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not exclaim, Blessing, and glory, and honour, and power, be unto Him that sitteth on the Throne, and unto the Lamb for ever and ever?

3. We are to appear at the table of Christ, with the deepest Hu. MILITY.

When we remember the things, which Christ has done; we are bound to remember, also, the character of those, for whom they were done. God commendeth his love to us, in that, while we were yel sinners, He gave his Son to die for us. Christ commendeth his love to us, in that, while we were yet sinners, He gave Himself to die for us. We are bound never to forget, that we are of the humblest class of intelligent creatures ; born of the earth, and kindred to worms; of yesterday; comparatively knowing nothing: our strength weakness; and our life a vapour. At the same time, we are sinners; apostates; rebels against the Government of Jehovah; condemned by his Law; outcasts from his Kingdom ; and destined to an endless banishinent from his presence in the regions of woe.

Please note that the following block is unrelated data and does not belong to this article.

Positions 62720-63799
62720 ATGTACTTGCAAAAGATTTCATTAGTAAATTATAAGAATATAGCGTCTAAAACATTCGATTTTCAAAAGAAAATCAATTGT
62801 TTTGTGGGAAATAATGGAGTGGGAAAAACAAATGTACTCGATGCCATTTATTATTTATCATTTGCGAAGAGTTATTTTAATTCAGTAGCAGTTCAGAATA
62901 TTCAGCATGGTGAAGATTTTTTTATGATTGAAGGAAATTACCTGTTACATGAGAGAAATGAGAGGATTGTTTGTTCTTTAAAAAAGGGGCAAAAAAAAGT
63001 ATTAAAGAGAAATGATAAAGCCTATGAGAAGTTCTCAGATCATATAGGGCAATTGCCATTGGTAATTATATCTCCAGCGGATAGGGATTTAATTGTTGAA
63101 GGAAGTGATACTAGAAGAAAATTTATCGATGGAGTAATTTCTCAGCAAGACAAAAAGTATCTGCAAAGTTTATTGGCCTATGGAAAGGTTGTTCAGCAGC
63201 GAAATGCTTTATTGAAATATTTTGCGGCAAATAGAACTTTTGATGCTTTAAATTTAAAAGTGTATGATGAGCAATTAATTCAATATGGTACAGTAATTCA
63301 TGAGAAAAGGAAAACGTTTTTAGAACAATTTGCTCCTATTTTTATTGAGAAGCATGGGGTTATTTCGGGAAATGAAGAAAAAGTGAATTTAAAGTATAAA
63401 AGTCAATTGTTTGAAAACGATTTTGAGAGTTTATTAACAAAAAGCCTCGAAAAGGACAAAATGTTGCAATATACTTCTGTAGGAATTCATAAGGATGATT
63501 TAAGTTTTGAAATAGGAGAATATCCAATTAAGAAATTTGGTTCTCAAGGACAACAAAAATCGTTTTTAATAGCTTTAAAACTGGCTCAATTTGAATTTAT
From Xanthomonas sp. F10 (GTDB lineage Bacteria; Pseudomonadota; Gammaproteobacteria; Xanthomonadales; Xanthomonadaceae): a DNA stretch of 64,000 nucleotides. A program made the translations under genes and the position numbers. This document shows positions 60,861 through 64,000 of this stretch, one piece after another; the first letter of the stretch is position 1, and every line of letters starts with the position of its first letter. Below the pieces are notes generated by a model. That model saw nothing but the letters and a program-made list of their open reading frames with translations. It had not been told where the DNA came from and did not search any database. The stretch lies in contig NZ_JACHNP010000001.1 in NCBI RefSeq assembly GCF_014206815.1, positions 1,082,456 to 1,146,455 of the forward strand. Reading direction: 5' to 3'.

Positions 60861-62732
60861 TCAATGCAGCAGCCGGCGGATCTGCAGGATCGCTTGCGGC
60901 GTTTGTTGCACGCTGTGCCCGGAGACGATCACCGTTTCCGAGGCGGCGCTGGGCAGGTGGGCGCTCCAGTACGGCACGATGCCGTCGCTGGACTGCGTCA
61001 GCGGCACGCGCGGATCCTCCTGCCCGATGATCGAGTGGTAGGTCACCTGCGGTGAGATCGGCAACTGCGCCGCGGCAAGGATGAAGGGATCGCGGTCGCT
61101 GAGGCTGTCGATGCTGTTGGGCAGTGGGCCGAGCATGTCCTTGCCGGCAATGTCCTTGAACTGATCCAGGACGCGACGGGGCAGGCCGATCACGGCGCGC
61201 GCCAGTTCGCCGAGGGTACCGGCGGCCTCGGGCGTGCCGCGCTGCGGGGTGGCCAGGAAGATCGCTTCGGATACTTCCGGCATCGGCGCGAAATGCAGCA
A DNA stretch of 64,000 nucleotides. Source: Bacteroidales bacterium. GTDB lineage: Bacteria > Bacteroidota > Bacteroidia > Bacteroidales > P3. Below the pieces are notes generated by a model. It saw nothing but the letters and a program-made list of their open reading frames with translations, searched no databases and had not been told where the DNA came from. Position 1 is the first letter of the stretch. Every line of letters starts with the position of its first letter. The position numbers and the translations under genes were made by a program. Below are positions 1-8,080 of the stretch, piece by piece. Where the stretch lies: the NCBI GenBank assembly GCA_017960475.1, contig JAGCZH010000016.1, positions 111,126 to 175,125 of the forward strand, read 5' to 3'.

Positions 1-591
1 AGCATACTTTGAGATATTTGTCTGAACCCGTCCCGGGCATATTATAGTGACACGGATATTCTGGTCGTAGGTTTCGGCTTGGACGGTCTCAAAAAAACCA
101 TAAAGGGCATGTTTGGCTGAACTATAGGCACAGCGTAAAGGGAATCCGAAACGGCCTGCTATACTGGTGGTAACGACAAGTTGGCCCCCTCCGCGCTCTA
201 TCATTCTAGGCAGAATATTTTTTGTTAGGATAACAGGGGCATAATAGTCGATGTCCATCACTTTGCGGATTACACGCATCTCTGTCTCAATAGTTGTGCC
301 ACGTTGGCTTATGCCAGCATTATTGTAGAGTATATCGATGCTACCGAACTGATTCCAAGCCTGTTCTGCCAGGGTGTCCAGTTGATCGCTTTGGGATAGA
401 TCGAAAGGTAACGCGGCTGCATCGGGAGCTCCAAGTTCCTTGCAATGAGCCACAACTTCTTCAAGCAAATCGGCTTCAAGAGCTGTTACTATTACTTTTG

In this miserable situation of guilt and danger, He was pleased to publish to us the glad tidings of salvation by his beloved Son. But we turned a deaf ear, a bard heart, and a blind mind, to the benevolent proclamation. We said, when Christ appeared, This is the Heir; come let us kill him, and the inheritance shall be ours. We had, before, with bold impiety violated his Law. With a corresponding ingratitude we now abused his grace. In the mean time, we were of no importance to Him. Of the stones of the street, he could have raised up unto himself innumerable children, all wiser and better than we, perfectly obedient, excellent, and lovely, instruments of his glory, and objects of his delight, throughout the ages of eternity.

But notwithstanding our insignificance, notwithstanding our provocations, He still had mercy on us; and sent his holy and good Spirit, to enlighten our minds, renew our hearts, and purify our lives. He commissioned his Apostles to preach the Gospel; established his Church ; founded the ministry; appointed the ordinances of that worship, which he was pleased to accept; and thus disclosed to us the hopes, and the means, of salvation. All these things, also, he published, and perpetuated, in that voVoe. V.